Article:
I was reading Vicki Boykis’ blog post - Both Pyramids Are White on how groups collectively think. The entire post revolves around a 1971 Russian video that is difficult for any non Russian speakers to understand.

In Vicki’s fashion, she encouraged folks to transcribe and translate this video into English from Russian.

And so I did.

OpenAI’s Whisper is generally able to both transcribe and translate audio files directly using a easy to use Audio API. But, Whisper doesn’t do speaker diarization (distinguish between multiple speakers). Since this video had multiple speakers, I had to break the process into multiple steps:

  1. Download the YouTube video as a .wav file using pytube
  2. Diarize and transcribe the video using assemblyai
  3. Colloquialize the old Russian-to-English translation into modern speak using OpenAI’s chat API

Code to get you there

GitHub Repo Link with code and, transcribed and translated files.

First, import required packages

import pytube as pt
import os
from deep_translator import GoogleTranslator
import assemblyai as aai
import config as cfg
from openai import OpenAI

define location to store files

directory = 'files/'
os.makedirs(directory, exist_ok=True)

download the video

video_name = 'me_and_others'
video_url = "https://www.youtube.com/watch?v=_LYe58b-3HM"
yt = pt.YouTube(video_url)
stream = yt.streams.filter(only_audio=True)[0]
stream.download(filename = directory + '/' + video_name + '.wav')

transcribe it

aai.settings.api_key = cfg.keys['aai_api_key']
transcriber = aai.Transcriber()

audio_url = (

config = aai.TranscriptionConfig(speaker_labels=True, language_code='ru')
transcript = transcriber.transcribe(

# output translation
with open(directory + '/' + 'me_and_others_transcribed' + '.txt', 'w') as file:

	for utterance in transcript.utterances:
		file.write(f"Speaker {utterance.speaker}: {utterance.text} \n")

peep into transcription

Speaker A: Я знаю, как на мёд садятся мухи. Я знаю смерть, что рыщет всё губя. Я знаю книги истин и слухи. Я знаю всё. Но только не себя. Жан Славиен. Этот фильм приглашает вас взглянуть на себя со стороны. И тогда, увидев себя в других, вы, быть может, задумаетесь. Что знаем мы о себе? О своей психологии? Насколько мы самостоятельны в своих суждениях? и как влияют на нас другие люди.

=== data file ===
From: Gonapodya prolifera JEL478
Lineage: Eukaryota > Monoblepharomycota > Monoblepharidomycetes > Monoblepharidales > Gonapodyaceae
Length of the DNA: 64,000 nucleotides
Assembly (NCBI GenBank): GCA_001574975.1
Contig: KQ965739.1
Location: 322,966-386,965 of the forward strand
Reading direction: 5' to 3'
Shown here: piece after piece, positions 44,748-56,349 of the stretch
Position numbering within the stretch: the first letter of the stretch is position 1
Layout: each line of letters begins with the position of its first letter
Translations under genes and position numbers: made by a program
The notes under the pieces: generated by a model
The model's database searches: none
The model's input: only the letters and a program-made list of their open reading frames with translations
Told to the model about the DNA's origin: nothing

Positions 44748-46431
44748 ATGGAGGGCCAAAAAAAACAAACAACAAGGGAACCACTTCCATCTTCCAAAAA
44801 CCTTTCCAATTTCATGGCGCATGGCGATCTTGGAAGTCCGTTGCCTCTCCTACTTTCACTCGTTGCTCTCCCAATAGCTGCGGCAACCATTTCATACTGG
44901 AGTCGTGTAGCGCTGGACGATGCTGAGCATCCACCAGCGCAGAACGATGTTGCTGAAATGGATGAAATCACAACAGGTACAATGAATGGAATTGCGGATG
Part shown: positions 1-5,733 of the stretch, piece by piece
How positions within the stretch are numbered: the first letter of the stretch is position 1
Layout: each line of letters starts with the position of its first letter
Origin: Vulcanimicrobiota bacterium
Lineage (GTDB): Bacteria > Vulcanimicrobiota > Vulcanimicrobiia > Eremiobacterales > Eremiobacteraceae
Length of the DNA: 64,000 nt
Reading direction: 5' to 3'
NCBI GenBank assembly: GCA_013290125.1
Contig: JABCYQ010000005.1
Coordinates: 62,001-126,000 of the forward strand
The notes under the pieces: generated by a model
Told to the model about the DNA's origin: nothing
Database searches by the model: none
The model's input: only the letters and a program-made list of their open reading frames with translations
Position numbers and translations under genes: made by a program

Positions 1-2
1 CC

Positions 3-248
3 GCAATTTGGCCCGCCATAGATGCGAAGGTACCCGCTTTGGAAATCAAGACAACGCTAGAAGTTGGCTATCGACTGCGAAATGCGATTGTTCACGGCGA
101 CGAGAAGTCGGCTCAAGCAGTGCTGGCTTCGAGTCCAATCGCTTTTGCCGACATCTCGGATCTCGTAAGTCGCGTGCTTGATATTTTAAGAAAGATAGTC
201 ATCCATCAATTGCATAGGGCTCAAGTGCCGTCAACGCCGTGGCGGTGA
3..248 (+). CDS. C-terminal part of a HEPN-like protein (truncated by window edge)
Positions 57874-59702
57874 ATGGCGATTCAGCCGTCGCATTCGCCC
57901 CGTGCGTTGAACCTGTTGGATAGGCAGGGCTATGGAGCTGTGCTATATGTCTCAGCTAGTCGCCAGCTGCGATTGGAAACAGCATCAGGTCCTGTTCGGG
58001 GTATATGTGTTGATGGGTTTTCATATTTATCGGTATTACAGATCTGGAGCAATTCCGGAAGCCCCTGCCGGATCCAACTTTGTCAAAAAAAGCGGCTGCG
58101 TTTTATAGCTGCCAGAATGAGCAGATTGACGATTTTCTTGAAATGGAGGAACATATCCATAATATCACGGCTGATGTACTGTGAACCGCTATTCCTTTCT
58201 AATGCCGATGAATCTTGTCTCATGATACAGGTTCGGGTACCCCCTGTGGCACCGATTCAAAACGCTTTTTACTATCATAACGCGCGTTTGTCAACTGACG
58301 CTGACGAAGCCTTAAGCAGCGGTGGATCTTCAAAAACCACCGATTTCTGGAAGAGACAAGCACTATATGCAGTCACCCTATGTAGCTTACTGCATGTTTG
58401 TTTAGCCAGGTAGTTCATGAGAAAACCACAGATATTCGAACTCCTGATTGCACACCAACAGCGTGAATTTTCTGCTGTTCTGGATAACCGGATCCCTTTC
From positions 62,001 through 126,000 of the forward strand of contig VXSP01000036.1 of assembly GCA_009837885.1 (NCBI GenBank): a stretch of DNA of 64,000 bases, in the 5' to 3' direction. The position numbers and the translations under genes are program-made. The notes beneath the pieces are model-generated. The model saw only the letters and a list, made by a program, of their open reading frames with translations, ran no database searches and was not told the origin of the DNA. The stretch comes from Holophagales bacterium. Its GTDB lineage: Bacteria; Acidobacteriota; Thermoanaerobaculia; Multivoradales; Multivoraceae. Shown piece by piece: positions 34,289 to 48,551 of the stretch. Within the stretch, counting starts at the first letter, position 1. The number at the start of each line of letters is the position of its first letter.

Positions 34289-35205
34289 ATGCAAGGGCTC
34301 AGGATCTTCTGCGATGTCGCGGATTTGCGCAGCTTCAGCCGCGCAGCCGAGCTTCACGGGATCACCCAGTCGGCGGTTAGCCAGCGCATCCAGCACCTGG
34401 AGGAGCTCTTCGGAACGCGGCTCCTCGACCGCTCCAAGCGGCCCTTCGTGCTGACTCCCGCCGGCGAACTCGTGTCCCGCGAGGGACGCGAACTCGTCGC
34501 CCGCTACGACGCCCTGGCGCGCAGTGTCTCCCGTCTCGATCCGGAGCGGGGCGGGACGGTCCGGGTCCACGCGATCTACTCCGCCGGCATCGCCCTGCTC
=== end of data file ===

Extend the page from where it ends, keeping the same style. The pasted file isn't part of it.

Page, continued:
Speaker C: Очень часто, когда начинается судебная, прокурорская или адвокатская деятельность молодого юриста, происходит очень много серьёзных ошибок, иногда и казусов, связанных с тем, что свидетельским показанием передаётся слишком большое и, даже я скажу иначе, некритическое отношение к ним проявляется. А свидетельские показания — это показания живых людей, показания, которые даются Хотя и в равных условиях, как это иногда бывает, когда люди видят одно и то же, однако, давая показания, дают совершенно разное объяснение происходящему и совершенно по-разному толкуют виденные ими факты. Происходит это потому, что, в общем-то, складывается так, что людям вообще, скажем, в утешении этому обстоятельству, людям вообще свойственно ошибаться. Я думаю, что вот теперь и самое время проверить, Насколько сильна человеческая память? И каковы свойства этой памяти? И в какой мере память каждого из вас склонна к отклонениям? Итак, количество нападавших. 

translate it

with open(directory + '/' + 'me_and_others_transcribed' + '.txt', 'r') as file:
	text = file.read()

# Chunk the text into sentences split by '\n' - to minimize token length of each translation
chunks = text.split('\n')

# translate each chunk
translated_chunks = [GoogleTranslator(source='auto',
									  for chunk in chunks

# join the chunks back
translated_transcript = '\n'.join(translated_chunks)

# output translation
with open(directory + '/' + 'me_and_others_transcribed_and_translated' + '.txt',
		  'w') as file:

translated transcript

Speaker A: I know how flies land on honey. I know death that prowls around, destroying everything. I know the books of truths and rumors. I know everything. But not yourself. Jean Slavien. This film invites you to look at yourself from the outside. And then, seeing yourself in others, you may think about it. What do we know about ourselves? About your psychology? How independent are we in our judgments? and how other people influence us.
Speaker C: Very often, when a young lawyer begins the judicial, prosecutorial or advocacy work, a lot of serious mistakes occur, sometimes incidents related to the fact that too much testimony is conveyed and, even I will say differently, an uncritical attitude towards them is manifested. And testimony is the testimony of living people, testimony that is given, although in equal conditions, as sometimes happens when people see the same thing, however, when giving testimony, they give completely different explanations of what is happening and completely different interpretations of what they saw data. This happens because, in general, it turns out that people in general, let’s say, in consolation of this circumstance, people generally tend to make mistakes. I think that now is the time to check, How strong is human memory? And what are the properties of this memory? And to what extent is the memory of each of you prone to deviations? So, the number of attackers.

make it colloquial

client = OpenAI(
	api_key = cfg.keys['openai_token']

# define a colloquialization function that calls OpenAI with a system context

def colloquialize(sys_def, model, content):
	c = client.chat.completions.create(
			{"role": "system", "content": sys_def},